Evernote’s rich formatting tools get the job done for simple notes, but what if you want something with a little more pizzaz or formatting? All you have to do is create an HTML document that matches your layout, and then you can drag it to Evernote, and the layout will show up in a new note, with formatting intact. There are some limitations to the formatting (similar to the web clipper), but with a little care, you can end up with a very nice looking note.
This morning, I retrieved my Kindle from one of the many moving boxes labeled “Books”, and charged it up. To my delight, I received an automatic and un-asked for update, which gave me Whispersync for Voice, the one feature that I saw during the Kindle Fire presentation that made me say, “Man, I wish my old Kindle could do that.”
Bezos wasn’t kidding when he said Amazon wasn’t interested in putting me on the upgrade train.
Thanks for supporting a long time customer of both Amazon and Audible. You’ve earned my business the hard way.
This script creates a new note based on one or more template note files.
Templates are just note files stored in a notebook named “Templates.” A new note will be identical to the original template file, including any tags, complex formatting, attachments, links, images, and so forth.
You may optionally include any of the following variables and have them swapped out into the new note. These variables are especially useful to ensure new notes can be easily distinguished from their template files.
%date% will be replaced with the short, numeric-only date (e.g. 12/31/2013)
%datetime% will be replaced with a long format date and time (e.g. October 1, 2012 4:36:53 PM)
%input% if present, you will be prompted to enter in text to replace this variable everywhere it occurs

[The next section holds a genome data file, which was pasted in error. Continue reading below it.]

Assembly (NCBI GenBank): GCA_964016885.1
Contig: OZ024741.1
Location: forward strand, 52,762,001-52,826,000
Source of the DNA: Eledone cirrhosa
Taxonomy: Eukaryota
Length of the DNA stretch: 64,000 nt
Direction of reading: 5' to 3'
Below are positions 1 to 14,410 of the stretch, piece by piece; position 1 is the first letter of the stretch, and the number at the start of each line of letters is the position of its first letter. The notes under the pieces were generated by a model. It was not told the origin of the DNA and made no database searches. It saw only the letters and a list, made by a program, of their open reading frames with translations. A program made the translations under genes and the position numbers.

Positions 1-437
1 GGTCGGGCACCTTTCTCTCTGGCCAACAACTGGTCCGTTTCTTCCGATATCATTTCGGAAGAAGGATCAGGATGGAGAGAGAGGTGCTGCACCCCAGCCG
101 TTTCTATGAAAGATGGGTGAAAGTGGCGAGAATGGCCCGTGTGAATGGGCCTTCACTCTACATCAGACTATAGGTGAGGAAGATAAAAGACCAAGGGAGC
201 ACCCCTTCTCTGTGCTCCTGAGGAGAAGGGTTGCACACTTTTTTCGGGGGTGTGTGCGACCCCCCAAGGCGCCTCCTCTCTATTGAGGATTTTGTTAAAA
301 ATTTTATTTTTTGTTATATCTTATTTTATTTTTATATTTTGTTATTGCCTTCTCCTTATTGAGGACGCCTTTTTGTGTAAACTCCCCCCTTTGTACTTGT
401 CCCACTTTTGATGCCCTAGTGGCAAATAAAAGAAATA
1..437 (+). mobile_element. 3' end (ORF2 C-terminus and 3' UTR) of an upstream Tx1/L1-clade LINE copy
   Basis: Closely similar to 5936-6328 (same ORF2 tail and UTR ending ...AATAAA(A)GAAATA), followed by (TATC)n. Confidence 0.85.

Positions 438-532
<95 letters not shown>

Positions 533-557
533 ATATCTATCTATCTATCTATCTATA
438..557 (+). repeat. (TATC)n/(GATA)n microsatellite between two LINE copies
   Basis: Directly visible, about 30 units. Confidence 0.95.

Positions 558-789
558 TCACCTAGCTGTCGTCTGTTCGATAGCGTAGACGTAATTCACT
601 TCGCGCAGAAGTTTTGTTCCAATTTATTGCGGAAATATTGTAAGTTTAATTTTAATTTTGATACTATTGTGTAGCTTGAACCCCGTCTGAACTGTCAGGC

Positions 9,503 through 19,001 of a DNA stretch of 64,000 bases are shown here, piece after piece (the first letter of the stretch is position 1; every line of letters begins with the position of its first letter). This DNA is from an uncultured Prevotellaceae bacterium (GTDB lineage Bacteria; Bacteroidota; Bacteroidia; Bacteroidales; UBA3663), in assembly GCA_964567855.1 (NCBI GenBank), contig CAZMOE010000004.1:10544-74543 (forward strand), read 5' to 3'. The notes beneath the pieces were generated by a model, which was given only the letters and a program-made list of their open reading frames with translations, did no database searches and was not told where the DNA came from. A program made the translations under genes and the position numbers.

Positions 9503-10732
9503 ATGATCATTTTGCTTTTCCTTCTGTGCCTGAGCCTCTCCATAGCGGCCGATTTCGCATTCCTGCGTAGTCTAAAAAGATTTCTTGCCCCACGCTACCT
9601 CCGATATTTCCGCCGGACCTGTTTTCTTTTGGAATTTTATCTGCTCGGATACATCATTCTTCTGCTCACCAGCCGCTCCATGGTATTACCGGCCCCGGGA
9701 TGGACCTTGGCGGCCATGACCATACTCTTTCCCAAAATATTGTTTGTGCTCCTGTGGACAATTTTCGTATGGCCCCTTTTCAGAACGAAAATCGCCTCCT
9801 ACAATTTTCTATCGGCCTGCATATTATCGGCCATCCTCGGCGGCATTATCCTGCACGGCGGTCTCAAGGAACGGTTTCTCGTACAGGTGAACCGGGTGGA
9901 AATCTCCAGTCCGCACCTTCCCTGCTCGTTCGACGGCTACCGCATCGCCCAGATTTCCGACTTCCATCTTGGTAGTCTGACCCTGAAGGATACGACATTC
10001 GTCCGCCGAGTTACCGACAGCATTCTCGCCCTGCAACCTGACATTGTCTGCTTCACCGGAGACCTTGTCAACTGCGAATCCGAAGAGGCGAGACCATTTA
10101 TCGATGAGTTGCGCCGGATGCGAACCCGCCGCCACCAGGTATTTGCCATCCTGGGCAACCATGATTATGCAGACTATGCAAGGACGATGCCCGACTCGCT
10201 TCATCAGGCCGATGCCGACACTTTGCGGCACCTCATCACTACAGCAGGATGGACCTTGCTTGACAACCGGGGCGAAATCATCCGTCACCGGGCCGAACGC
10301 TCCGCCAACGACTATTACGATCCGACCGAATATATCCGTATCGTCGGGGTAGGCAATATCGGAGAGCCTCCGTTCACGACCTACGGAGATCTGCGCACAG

One problem with folder action scripts is that they will inevitably open up applications at unexpected times when files are added to a given folder, which can lead to a slower computer and general distraction.
To work around this, I use the excellent Keyboard Maestro macro utility to run a script or Automator workflow when an application is launched. That way it only runs when the proper application is open, and furthermore when I’m in a position to do something with the drop folder’s items.
This requires a script to be written to identify a particular folder, rather than standard folder action syntax. (Not necessarily a bad thing.)
The need for this came about when I added an Automator folder action to Dropbox’s “Camera Uploads” folder so that anything saved there would be automatically added to my iPhoto library. (An improvement over Apple’s iCloud photo stream, since it can also handle video files.)
What happened was every time I turned on my computer, iPhoto would pop open and take over my screen. With a slow computer a large photo library, this got pretty painful. With this macro trigger, my camera uploads just sit there until I’m ready to work with them. I open iPhoto and all my latest photos are quickly imported, and I’m ready to work with them.
Evernote just released Skitch 2.0, as well as a Skitch for the iPhone. As a long-time Skitch user who was always a little peeved by the crazy interface, the new one’s a breath of fresh air. However, it’s also entirely dependent on Evernote: Every screenshot you want to save is saved in an Evernote “Skitch” notebook. Every. Single. One.
In other words, Evernote is continuing the trend of Evernote Hello and Evernote Food, and using Evernote as a back-end database for other applications. Interesting idea, except that Evernote, well, isn’t a database. It HAS a database, but they’re forcing me to add every damn piece of data from one of their apps to get conglomerated with my journal entries, research notes, sales prospects, tech tips, code snippets, and more. Yup, if I even want to share a screenshot of a funny dialog box, it’ll get glommed in with everything else. Stored forever, unless I remember to prune my Evernote library. (Unlikely!)
Facebook and privacy have had a rocky relationship, and the enormous number of settings can be overwhelming. Ultimately, there is one option that is the key to ensuring your posts only go to the right people, and that those people cannot share or otherwise send your content elsewhere.
How to Keep Your Status Updates and Photos Private
When you create a status update or post, you can click the little gear icon in the post window and select who that post should be shared with. You can share it with specific people, or with certain groups (e.g. friends, or custom groups you can create).
If you use a custom group, then nobody other than people in that group will see the post. Any comments they make will only be visible to people permitted to see the post. Furthermore, they won’t be able to share it.